creative and authentic art 53
the tickles of the paintbrush; others do not like it
at all. The second method is usually the most en-
joyable for children. This method gives them total
control, and it has an element of risk, which makes
It is best to do this project outdoors in warm
weather. If you do it outside, have a garden hose
ready for quick cleanup. You can do this project in-
doors as well. Have a bucket of warm soapy water
and a towel ready so you can wash and dry feet im-
mediately after painting.
Still lifes portraying each fruit
Painting with Hands and Feet
Fingerpainting is a perennial favorite with young
children, unless they do not like getting their hands
messy. Often even children who are sensitive to
paint mess will fingerpaint anyway. They paint and
then immediately wash up. Any paint can serve as
fingerpaint, but fingerpaints designed for this use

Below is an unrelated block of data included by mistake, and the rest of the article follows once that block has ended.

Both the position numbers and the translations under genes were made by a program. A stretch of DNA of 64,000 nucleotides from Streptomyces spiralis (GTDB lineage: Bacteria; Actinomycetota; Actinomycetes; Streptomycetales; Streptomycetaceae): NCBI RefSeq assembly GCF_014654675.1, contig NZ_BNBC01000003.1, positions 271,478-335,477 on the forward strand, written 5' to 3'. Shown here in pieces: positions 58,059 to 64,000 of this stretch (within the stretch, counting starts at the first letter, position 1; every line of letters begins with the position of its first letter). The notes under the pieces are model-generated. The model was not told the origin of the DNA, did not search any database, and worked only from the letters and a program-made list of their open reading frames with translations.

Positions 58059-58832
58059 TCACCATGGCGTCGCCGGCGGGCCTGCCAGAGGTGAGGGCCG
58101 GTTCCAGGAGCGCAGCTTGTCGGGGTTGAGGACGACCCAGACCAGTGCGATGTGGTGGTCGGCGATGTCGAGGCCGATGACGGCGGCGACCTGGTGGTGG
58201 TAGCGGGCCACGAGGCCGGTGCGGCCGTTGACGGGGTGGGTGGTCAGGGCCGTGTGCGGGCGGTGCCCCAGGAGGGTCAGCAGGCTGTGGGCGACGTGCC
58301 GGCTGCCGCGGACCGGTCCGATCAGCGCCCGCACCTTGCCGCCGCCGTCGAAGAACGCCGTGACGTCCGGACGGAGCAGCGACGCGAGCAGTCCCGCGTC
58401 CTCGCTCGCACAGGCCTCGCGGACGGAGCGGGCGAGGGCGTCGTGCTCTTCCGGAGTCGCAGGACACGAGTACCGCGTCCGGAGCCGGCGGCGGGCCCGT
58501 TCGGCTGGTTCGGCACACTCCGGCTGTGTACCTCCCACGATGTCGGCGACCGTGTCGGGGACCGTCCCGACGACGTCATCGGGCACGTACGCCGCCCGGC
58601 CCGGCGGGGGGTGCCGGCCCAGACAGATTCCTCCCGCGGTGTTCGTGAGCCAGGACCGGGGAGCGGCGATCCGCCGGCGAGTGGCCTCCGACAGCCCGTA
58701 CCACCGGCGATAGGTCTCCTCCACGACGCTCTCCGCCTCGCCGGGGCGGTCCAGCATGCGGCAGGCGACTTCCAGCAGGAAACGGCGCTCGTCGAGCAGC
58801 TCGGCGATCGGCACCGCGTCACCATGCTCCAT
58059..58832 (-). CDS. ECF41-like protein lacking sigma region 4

work the best. Strongly encourage the use of smocks
And let’s not forget about painting with feet!
Feet painting is exhilarating to children because
it provides so much tactile input to their bodies!
Feet painting needs continuous adult supervision—
both for safety (the paint is slippery) and to contain
the mess. Here are two methods you can use for feet
painting: Painting with fingers
• Have the child sit on a chair and lift one foot
at a time. Paint the child’s feet using whatever
color the child wants. Help the child onto a
large piece of paper to walk around and make
footprints on it. Butcher paper works well.
• Put a thin layer of paint in each of a few trays
on the ground. Hold the child’s hands to help
the child step into and out of the paint and
then onto the paper. You must help the child,
because the paint is slippery.
Painting with fingers—and hands and arms!
If you’re nervous about mess, the first method
offers more teacher control. Some children like